It looks as if your question got lost a bit in the other discussions. I would not personally characterize this as a lateral move at all. But, I think it depends somewhat on what you are looking for. PSA ported subwoofers have port tunes in about the low to mid 20Hz range, depending on the model. But, they are typically stronger than comparable SVS subs in the mid-bass range (from about 60 to 100Hz). Tom doesn't use very low port tunes, which is a primary factor in determining low-frequency extension, and he deliberately concentrates more amplifier power in the mid-bass range than SVS does.
The lowest frequencies, on the other hand, require several factors to achieve. Those factors typically include: larger cabinet volumes, lower port tunes, more amplifier power concentrated in the low frequencies, and stiffer drivers (woofer cones) with greater motor strength. So, the two subwoofers will offer significantly different advantages. In my personal opinion, most people with good quality dual subs will have plenty of mid-bass SPL. Once they have that, they will probably upgrade for more low-bass SPL and TR (tactile response). And, the PB4000's will have a very sizable advantage in that respect.
You can find CEA-2010 test data for the PB4000, but you can't find comparable test data for most PSA subs. Max output is never listed, by individual frequency, for direct comparison purposes. What is shown, though, is the native frequency response of the PSA subwoofers. And, if you compare those, to the native frequency response of other subwoofers, you can see the difference in low-frequency extension.
For instance, you could look at the V15DF, on the PSA website, which is probably the closest current example to your sub. If you click on the Performance tab, you will note in both the frequency response graph, and the compression graph, that the sub begins to roll-off quite perceptibly at about 30Hz. By 20Hz, it is down by 3db, and by about 17Hz, it is down by about another 5db. So, the sub loses about 8db between ~ 30Hz and ~ 17Hz.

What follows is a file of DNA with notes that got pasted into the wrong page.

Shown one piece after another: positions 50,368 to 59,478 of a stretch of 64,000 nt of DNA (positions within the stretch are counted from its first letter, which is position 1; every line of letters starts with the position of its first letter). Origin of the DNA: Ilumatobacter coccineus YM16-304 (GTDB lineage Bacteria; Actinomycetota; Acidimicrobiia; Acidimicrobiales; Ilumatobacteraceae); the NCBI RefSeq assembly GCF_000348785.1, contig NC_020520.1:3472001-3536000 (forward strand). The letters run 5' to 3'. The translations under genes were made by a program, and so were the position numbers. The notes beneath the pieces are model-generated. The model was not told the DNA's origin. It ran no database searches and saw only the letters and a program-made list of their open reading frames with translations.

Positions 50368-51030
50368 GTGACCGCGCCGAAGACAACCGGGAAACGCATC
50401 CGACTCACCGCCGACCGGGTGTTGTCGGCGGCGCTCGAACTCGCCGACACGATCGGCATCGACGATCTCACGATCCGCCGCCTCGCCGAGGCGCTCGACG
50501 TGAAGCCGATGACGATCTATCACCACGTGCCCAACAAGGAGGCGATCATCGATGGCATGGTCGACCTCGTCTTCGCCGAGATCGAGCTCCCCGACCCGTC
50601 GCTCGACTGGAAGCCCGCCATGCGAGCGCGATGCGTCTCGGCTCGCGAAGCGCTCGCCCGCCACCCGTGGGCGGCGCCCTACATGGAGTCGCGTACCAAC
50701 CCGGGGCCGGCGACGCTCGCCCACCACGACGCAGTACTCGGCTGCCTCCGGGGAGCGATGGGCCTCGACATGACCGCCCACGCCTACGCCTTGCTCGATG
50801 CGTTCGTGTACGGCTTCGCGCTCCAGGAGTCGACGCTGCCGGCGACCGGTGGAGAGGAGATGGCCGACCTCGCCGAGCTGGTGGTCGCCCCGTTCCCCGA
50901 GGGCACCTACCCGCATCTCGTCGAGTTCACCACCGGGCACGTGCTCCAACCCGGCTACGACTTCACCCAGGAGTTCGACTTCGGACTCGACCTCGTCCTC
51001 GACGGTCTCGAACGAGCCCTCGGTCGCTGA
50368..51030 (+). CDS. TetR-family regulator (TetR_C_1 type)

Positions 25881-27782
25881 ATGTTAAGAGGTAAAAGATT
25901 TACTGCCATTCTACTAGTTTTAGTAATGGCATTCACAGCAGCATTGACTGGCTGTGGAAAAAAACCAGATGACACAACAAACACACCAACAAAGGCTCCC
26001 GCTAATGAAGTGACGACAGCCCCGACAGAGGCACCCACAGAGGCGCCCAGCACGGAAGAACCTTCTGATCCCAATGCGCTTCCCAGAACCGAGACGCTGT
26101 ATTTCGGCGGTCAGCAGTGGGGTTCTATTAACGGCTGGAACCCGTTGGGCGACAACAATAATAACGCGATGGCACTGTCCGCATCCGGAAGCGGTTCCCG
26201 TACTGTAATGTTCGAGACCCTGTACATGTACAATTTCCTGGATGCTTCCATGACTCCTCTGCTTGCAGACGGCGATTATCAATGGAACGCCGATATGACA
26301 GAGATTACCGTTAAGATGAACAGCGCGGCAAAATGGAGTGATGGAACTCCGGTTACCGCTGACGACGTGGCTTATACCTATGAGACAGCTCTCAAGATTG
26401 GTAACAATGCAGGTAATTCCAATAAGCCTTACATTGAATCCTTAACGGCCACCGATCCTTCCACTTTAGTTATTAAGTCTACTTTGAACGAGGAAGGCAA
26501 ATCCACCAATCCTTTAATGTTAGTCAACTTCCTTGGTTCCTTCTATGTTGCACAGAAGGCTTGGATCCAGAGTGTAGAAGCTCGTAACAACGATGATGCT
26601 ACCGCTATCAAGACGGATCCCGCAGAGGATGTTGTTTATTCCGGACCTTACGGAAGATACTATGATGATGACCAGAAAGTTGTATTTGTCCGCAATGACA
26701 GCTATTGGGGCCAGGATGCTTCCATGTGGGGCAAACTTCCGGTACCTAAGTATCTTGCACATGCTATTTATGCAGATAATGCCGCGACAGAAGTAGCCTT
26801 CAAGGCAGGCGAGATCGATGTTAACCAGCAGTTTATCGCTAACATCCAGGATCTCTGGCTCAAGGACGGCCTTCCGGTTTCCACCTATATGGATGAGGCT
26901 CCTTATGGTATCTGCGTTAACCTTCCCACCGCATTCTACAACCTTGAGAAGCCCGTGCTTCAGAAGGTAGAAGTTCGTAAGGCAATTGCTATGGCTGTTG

If you compare that to the PB4000, on the SVS website (clicking on Tech Info), you will see that the sub is almost ruler flat in the Extended Mode (16Hz port tune) from 30Hz out to about that same 17Hz. That gives the PB4000 about an 8db advantage at 17Hz. That is an enormous
difference, which should be perceived as additional bass weight with most content, and which should increase both audible and tactile low-bass special effects in movies. The subwoofer also has some user-adjustability features which can help to tailor the sound and FR somewhat to your room and personal tastes.
The big SVS ported subs are low-frequency specialists in Extended mode. But, with duals, they should also have enough mid-bass SPL to satisfy most listeners. That is why I say that, depending on what you are looking for, they are not a lateral move, in my opinion. For me, at least, they would constitute a pretty serious upgrade. I hope that you find this analysis helpful!